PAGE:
NAACP Finds Many States Lack Laws Barring Profiling

NAACP Finds Many States Lack Laws Barring Profiling

NAACP President and CEO Cornell William Brooks speaks with the media after a speech by Vice President Joe Biden at the NAACP annual convention Wednesday, July 23, 2014, in Las Vegas (John Locher/AP Photo)
NAACP President and CEO Cornell William Brooks speaks with the media after a speech by Vice President Joe Biden at the NAACP annual convention Wednesday, July 23, 2014, in Las Vegas (John Locher/AP Photo)

 

(USA Today) – Just after a heated summer that included a handful of fatalities at the hands of police that raised questions of racism, the NAACP has released a report that says many states do not have laws that explicitly prohibit racial profiling.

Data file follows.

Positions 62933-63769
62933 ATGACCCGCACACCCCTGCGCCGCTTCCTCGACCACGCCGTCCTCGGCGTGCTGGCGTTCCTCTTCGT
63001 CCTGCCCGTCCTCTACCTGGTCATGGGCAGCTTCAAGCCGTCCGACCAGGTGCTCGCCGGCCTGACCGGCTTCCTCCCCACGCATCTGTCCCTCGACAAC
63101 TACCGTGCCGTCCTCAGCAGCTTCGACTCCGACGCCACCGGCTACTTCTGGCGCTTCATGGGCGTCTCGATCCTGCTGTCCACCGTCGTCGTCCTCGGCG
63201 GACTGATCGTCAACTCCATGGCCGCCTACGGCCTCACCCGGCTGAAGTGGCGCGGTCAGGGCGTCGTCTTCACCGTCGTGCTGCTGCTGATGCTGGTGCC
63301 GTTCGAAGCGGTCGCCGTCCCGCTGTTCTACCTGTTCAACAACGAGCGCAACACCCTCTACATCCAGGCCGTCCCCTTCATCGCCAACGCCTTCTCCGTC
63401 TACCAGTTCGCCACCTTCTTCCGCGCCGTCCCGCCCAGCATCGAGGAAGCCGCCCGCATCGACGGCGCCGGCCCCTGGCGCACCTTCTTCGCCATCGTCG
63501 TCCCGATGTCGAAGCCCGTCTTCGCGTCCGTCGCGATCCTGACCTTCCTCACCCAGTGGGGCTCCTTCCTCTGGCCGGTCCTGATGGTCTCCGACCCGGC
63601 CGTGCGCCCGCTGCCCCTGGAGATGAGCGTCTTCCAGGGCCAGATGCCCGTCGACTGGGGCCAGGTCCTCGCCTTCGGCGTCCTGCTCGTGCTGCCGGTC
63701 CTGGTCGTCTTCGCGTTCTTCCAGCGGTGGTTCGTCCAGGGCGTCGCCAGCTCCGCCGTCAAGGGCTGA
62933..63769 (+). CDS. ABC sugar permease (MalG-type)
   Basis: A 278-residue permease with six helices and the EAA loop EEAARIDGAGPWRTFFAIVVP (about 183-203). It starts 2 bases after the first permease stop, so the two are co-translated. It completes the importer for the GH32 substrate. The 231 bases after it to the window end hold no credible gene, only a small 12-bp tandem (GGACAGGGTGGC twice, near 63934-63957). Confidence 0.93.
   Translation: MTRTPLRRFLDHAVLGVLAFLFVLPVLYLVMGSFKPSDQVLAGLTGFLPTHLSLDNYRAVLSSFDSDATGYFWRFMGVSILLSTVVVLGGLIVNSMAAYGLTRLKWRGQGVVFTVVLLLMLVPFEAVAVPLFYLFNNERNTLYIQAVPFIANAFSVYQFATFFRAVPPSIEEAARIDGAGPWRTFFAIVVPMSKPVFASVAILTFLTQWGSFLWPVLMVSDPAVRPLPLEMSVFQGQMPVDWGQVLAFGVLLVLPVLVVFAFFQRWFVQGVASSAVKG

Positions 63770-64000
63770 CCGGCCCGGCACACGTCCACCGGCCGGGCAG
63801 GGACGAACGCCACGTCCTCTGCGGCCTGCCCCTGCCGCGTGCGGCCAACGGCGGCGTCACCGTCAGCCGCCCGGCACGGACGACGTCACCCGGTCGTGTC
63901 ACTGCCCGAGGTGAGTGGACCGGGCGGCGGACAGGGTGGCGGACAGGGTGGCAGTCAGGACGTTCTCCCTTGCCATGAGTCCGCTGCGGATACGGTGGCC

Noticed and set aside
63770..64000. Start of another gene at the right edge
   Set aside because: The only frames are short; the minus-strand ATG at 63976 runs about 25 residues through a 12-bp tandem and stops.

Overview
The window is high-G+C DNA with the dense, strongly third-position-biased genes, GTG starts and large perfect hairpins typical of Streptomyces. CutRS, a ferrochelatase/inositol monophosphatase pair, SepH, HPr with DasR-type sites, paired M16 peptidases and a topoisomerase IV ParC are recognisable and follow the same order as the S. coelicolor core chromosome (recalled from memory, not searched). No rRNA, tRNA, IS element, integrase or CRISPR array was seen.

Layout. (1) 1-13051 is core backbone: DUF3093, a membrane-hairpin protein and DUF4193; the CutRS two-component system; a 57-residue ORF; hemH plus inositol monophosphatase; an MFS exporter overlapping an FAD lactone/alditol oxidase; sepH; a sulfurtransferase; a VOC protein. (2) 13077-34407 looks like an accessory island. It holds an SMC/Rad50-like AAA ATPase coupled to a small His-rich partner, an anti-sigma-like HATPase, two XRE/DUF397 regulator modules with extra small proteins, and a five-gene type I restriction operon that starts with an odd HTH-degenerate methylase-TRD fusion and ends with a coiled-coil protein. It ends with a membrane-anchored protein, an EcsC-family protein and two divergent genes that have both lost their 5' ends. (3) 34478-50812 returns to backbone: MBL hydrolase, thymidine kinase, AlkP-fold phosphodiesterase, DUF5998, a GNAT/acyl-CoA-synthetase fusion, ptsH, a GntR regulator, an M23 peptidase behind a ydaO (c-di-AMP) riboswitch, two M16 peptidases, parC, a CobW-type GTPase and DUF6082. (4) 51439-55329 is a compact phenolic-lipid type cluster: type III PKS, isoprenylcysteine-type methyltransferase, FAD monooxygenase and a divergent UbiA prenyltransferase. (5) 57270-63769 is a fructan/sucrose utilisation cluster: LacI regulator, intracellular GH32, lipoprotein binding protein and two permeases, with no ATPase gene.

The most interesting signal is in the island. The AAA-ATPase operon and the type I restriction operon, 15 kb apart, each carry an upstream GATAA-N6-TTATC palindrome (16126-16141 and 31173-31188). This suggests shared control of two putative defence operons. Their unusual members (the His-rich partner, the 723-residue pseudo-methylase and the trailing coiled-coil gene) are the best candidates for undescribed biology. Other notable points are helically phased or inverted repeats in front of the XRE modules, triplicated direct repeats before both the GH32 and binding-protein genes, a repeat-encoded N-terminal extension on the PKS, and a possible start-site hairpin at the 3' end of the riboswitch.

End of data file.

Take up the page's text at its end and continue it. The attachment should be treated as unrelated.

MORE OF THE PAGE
The civil rights organization on Thursday released the 68-page report, Born Suspect: Stop and Frisk and the Continued Fight to End Racial Profiling in America. The group launched the study after the Feb. 26, 2012, death of Florida teen Trayvon Martin, shot by neighborhood watch volunteer George Zimmerman, said lead author Niaz Kasravi, the NAACP’s director of criminal justice.

Kasravi told USA TODAY that what stood out most for her was that the findings were similar to another study she did after the 2001 terror attacks while working for Amnesty International. Back then, the focus was on alleged racial profiling against Muslims.

“Not much has changed. The numbers are pretty stagnant,” Kasravi said.

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